Holden is a name which provokes a lot of good memories. Always seen as innovative, the 1969 Holden Hurricane was revolutionary in its design and the propulsion system. And now, a team of former engineers and designers have banded together to restore one as a labor of love.
Years ahead of its time, the Hurricane is a two-seater sports car with rear-wheel drive and includes an incredible amount of features such as an automated route finder, automatic temperature control, electronic digital instrument display and rear-vision camera. All of which in 1969 was light years ahead of what was currently available and showed remarkable prescience on behalf of the designer Holden.
When the Hurricane debuted at the Melbourne Motor Show in 1969, jaws collectively dropped and everyone talked about it.
Michael Simcoe, GMIO Designs Executive Director said of the restoration, it was amazing to see this revolutionary vehicle once more in how it was meant to be. He explained that its concept cars always have looked to the future and what strikes him is that its engineers have the ability to predict many of the functions that we now take for granted.
RD001, as it was so named, was the very first in the GMH Research and Development organizations line and it was down to a very small team. This team worked hard with the Fishermans Bend Technical Center and the Advance Styling Group in the 1960s.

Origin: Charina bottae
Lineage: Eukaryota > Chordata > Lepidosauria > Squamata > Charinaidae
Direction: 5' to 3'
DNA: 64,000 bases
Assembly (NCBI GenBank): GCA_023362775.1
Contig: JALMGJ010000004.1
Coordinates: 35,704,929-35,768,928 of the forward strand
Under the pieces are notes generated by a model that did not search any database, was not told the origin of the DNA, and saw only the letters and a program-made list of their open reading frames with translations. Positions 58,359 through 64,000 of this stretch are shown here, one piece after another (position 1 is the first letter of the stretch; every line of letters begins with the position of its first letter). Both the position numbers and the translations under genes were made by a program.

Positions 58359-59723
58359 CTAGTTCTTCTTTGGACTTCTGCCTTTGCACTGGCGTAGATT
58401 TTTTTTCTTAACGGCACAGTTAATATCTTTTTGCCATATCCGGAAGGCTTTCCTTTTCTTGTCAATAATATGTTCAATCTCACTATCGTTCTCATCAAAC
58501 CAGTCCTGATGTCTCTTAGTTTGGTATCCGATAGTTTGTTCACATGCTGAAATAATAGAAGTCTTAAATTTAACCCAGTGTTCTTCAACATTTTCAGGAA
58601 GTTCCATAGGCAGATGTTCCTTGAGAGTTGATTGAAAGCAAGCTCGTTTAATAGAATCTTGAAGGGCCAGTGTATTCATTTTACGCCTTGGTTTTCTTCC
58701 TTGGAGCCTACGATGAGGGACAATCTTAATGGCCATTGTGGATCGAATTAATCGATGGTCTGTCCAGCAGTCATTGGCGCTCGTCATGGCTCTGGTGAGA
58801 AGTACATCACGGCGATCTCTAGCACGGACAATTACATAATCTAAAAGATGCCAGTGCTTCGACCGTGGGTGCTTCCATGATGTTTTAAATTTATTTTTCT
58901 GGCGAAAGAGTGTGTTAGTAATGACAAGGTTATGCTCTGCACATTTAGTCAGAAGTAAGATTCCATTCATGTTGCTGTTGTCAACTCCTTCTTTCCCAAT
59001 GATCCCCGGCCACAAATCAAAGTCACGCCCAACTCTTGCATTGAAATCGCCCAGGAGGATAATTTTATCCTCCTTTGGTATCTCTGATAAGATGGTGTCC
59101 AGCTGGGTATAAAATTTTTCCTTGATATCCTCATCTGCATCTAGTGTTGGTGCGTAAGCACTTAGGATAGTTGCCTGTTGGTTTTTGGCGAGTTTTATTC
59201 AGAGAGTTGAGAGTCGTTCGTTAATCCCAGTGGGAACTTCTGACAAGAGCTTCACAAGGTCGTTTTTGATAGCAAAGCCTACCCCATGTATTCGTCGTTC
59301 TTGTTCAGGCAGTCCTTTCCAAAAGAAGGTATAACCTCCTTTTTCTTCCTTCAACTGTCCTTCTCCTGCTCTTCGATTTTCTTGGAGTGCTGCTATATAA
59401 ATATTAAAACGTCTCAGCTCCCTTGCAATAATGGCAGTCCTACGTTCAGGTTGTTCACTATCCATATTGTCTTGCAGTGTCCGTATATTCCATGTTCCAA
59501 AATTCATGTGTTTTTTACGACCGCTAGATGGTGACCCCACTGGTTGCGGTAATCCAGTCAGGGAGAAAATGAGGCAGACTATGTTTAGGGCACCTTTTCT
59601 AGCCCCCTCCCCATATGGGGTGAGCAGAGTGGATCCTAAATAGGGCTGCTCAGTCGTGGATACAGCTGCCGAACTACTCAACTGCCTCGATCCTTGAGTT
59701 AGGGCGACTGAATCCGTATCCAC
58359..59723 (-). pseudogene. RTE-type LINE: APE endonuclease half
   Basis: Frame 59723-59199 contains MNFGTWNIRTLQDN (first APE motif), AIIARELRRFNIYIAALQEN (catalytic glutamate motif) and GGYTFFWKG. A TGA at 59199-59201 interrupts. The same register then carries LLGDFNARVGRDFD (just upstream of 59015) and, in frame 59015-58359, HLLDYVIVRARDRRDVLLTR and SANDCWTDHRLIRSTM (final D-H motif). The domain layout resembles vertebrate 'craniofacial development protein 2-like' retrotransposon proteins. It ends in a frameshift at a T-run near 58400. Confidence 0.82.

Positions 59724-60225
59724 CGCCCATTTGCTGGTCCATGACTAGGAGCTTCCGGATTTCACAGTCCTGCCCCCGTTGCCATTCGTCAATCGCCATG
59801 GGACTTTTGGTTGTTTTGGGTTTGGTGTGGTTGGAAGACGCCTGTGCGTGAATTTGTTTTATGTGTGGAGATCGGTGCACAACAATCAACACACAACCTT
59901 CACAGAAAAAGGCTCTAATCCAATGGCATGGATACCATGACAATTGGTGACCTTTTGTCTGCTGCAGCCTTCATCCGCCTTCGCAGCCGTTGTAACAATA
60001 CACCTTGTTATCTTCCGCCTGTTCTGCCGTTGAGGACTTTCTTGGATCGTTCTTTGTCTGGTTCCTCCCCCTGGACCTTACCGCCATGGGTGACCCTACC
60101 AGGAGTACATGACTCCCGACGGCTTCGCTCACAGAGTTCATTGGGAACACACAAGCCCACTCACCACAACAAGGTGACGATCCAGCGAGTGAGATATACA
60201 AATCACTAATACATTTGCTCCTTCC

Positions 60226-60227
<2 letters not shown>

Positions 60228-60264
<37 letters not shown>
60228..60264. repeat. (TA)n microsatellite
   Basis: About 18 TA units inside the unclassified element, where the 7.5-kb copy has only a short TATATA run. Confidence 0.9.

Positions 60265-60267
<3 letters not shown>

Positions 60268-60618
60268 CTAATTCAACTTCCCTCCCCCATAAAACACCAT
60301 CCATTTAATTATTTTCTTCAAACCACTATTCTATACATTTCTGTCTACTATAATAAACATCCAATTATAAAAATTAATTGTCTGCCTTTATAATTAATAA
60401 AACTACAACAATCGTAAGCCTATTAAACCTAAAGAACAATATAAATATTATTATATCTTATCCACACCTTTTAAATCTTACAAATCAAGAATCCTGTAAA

Through their cooperation, the team was able to develop some of the most incredibly advanced techniques we now take for granted. For example, the 4.2 liter V8 engine was a prototype for what was to become the Holden V8 engine program which eventually went into mass-production towards the end of 1969.
This led to the creation of many innovative design features including the four-barrel carburettor which wouldn't be seen again until the late 1970s. The engines were able to produce a staggering amount of power for its time, (262 hp / 193 kW).
Some of its other features include “Pathfinder” - the first step towards modern-day GPS. Pathfinder used a series of magnets placed at certain intersections to guide drivers along certain routes. They were informed which way to go with an alarm system and illuminated arrows pointing in the direction.
Finally the last innovation was the rear-view camera, an innovation which is only seen in a few modern vehicles today. Built using CCTV and a camera placed inside the rear bumper, the camera fed back black and white images to a small TV placed inside the console in the center.